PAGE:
Though chanteuse Júlia Karosi is the focal point of Hidden Roots, she chose her ensemble so well that they share the stage charismatically, thus contrasting and amplifying her artistry. Everyone here is youthful and full of energy, something especially seen in Aron Talas' strong hand on the piano but also in Bendeguiz Varga's frequently muscular drumwork. When I tell you that, though, weigh it against Karosi's oft plaintively wistful encantations because therein a perfect balance of strength and vulnerability is achieved, neither overpowering the other for even a moment. In the background, Adam Bogothy plies a bass oft whispering like a susurrating breeze through tree and forest, undulations of gentle waves across the ocean's face…although, when things speed up, as in Floating Island, he too picks up and runs.
This is a Hungarian ensemble, and Karosi is widely considered to be one of the country's best singers, something I wouldn't for a moment disagree with. More than once, we're reminded of a cross between Eleni Karaindrou, Flora Purim, and Lani Hall, as Júlia spends much of her time melismatically and with a very interesting interpolation I think will intrigue non-European listeners: when she sings in her native tongue, it very much, to non-Hungarian ears, approaches scat / melisma / non-syllabics, especially in the fashion she inflects, first seen in Édesanyám rózsafája, a trad opus. What also emerges is an exotic strain more pronouncedly seen in arabesqued musics. The similarities in that cut to ghazals is interesting but the song also shines with New York overtones. Tobias Meinhart bulks the latter up, appearing on tenor sax on half the tracks, Noah's Ark a good example.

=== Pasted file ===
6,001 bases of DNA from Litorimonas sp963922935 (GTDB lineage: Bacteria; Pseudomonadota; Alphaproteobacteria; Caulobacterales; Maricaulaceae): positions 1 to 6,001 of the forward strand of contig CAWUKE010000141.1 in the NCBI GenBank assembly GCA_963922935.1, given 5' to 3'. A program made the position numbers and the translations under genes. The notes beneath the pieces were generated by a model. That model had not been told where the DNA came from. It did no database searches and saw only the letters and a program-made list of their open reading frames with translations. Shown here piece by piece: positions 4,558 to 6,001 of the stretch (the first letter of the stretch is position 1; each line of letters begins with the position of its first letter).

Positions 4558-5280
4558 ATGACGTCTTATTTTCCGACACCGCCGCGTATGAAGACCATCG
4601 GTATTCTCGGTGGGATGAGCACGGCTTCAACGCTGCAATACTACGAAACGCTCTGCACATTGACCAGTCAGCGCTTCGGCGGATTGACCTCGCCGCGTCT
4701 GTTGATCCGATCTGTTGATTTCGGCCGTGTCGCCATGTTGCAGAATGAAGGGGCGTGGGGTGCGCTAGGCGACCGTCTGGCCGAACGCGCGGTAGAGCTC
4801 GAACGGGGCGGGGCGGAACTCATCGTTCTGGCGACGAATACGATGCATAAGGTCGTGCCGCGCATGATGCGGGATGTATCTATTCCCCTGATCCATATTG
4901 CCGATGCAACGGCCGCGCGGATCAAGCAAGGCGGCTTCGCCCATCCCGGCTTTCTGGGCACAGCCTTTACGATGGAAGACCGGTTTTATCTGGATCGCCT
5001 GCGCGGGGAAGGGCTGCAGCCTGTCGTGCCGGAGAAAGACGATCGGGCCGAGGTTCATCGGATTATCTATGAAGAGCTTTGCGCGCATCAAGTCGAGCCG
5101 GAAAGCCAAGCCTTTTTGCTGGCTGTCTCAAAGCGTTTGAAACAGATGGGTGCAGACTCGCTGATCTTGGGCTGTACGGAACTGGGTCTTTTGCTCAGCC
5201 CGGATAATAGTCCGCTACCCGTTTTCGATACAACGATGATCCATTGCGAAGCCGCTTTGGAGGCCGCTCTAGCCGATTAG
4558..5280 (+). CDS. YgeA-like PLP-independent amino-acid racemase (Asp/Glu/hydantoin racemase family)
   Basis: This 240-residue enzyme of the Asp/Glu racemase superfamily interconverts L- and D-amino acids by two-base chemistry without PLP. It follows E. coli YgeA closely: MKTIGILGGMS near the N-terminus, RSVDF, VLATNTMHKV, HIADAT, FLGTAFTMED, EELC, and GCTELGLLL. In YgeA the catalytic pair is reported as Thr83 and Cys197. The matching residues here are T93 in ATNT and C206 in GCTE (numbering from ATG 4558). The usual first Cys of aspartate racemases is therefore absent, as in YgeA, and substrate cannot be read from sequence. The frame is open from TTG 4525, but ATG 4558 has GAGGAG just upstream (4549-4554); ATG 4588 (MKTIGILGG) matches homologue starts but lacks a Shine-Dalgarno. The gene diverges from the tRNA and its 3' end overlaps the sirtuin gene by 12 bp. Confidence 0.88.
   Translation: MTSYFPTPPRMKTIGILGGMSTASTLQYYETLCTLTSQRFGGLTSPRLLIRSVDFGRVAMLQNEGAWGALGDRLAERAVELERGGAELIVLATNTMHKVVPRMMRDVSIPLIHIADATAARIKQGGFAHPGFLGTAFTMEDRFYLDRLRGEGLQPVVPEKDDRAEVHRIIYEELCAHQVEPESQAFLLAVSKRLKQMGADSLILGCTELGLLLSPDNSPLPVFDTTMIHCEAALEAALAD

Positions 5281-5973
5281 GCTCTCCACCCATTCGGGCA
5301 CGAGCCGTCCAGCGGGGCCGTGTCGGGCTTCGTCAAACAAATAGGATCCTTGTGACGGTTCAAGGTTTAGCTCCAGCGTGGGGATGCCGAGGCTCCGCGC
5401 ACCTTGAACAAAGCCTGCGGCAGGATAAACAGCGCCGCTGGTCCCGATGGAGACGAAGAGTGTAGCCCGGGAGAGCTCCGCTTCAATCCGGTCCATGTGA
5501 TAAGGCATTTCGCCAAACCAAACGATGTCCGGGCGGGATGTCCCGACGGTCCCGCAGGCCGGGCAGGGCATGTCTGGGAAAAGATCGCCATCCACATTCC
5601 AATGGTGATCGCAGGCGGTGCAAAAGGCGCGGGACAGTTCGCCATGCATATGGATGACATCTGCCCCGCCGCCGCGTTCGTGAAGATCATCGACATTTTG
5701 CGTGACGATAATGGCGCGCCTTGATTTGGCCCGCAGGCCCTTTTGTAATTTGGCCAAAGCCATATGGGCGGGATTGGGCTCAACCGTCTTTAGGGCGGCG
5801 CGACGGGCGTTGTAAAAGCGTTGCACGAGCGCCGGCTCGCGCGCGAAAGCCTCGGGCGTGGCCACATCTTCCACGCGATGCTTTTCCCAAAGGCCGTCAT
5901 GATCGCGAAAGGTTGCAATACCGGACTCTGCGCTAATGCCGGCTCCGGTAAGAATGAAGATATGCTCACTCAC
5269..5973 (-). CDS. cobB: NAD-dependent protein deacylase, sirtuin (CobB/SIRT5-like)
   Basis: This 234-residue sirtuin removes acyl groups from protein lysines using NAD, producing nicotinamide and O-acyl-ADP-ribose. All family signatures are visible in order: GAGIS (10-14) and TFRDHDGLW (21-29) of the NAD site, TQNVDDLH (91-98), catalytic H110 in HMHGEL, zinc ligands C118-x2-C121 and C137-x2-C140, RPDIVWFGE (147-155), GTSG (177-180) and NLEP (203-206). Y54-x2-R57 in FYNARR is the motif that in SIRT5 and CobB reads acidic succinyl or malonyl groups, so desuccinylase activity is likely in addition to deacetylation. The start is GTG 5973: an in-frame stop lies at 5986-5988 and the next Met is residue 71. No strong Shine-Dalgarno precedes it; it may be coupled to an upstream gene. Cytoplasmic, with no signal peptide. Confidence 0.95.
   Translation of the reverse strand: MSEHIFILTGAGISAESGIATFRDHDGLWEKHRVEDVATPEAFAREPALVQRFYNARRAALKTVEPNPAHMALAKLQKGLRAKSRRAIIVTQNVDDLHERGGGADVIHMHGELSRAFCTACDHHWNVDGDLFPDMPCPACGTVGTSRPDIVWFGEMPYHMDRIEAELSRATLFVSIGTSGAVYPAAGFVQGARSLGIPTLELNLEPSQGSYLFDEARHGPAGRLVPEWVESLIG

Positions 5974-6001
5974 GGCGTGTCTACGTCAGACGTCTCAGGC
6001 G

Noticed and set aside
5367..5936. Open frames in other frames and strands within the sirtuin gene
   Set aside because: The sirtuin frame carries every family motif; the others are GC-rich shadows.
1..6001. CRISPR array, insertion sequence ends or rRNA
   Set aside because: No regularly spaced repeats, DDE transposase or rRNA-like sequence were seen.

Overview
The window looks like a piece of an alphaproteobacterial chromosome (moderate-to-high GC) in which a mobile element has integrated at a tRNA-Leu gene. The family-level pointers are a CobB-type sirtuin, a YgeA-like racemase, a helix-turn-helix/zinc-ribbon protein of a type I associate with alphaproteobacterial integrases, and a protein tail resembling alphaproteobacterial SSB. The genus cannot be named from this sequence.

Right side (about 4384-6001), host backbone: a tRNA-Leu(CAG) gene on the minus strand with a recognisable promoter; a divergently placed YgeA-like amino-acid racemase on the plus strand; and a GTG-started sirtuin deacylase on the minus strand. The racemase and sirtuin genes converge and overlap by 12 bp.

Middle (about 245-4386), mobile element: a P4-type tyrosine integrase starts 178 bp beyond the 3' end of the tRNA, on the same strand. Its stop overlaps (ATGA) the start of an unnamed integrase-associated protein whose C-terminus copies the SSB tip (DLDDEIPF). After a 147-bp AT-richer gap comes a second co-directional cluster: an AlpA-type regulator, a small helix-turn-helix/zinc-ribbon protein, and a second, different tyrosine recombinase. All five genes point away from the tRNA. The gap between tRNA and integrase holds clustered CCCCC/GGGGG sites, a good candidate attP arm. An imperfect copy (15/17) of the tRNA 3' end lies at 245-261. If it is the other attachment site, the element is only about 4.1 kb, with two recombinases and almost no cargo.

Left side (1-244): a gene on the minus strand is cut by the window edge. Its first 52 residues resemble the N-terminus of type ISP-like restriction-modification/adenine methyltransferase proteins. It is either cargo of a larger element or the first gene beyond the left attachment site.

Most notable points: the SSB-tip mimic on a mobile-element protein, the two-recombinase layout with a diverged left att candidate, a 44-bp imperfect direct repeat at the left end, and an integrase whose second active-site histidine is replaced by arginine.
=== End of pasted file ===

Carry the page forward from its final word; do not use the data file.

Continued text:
The echoes in what occurs in Brazilian vocal musics is also a bit intriguing. I would not have been surprised for a moment had the Zoho label released this, so strong is every aspect of the release. Nor is the relation to some of the more sophisticated and worldy progrock ensembles (Turning Point, etc.) and progjazz bands (Michael Urbaniak, etc.) missed. Back then, the timing was wrong, though the fare was superb; now, with the globe shrinking daily, we've entered an age of listener refinement and aesthetic hungers that swiftly overcome earlier unattuned ears. And I predict Mr. Talas will be as much lauded for his leonine work here as Ms. Karosi will be for her seductive, picturesque, soothing vocals…but so will Mr. Varga. I suggest you catch his and Talas' interplay in Imhol Kerekedik…especialy if you dig what Keith Emerson and Carl Palmer used to do.Oh…and my favorite cut? The title song. Triple sweet and then some.
Edited by: David N. Pyles
Copyright 2014, Peterborough Folk Music Society.
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